Additionally, we provide our suppliers with the option to sell at a fixed net price (a sustainable one, of course) so they can sell us their coffees whenever they need the money or they have the option to wait and sell when the market price is at a high.

This flexibility in sales is our way to build a relationship with producers that fits their exact needs and that of their farms and families. However, we understand that it’s not the only area where these smallholder farmers need support.

Through our workshops, we learn theory, but we also have our agro engineers provide hands-on, practical guidance so our suppliers can see firsthand how we manage our own farms. This allows them to increase quality and yield; improvements that we obviously compensate for financially

An inside look at one of our workshops

To give you a little context on how our workshops look in real life, last month we hosted a meeting where over 50 attendees from the Apaneca region gathered to discuss coffee cherry-picking and categorization prior to this upcoming harvest season. The event was hosted at Hotel Santa Leticia and we provided transport for all producers. The next edition will be held on-field so the theory we discussed can be put into practice so all suppliers are ready to have a productive harvest season these upcoming months.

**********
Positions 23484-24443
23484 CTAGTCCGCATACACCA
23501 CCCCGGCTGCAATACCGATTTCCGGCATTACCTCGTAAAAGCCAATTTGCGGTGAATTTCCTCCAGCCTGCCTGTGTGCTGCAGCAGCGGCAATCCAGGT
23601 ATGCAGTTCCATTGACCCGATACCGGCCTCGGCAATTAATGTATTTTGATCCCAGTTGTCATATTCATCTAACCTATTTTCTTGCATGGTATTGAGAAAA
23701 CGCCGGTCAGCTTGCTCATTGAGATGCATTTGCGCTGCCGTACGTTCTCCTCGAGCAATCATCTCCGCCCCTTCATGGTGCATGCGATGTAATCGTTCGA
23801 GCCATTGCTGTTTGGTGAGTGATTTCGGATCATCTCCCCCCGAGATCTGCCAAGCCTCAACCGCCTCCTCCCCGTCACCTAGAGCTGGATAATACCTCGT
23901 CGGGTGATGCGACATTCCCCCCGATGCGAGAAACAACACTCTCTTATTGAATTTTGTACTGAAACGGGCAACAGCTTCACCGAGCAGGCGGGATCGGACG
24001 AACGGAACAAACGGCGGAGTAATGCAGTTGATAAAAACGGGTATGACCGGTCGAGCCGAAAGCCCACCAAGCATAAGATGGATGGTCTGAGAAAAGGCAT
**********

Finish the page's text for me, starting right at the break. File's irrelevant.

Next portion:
Aside from the workshop, we also met with Hexial Yanina Alvarado to provide her with financial support for the repair of a water pump for her community. The 200 families in this community receive water from a reservoir in Finca Tequendama through this pumping system, so repairing it was a top priority as we look to improve the wellbeing of our partners.

Of course, we want our impact to have a more widespread impact, but we believe that this is a good start to improve the quality of life of our communities.

Community and environmental sustainability go hand in hand

When talking about sustainability, we can’t leave the environment and our local ecosystem behind. We know that the sustainability of these is closely linked with that of our suppliers as it provides them with the ideal terroir to produce high-quality coffees.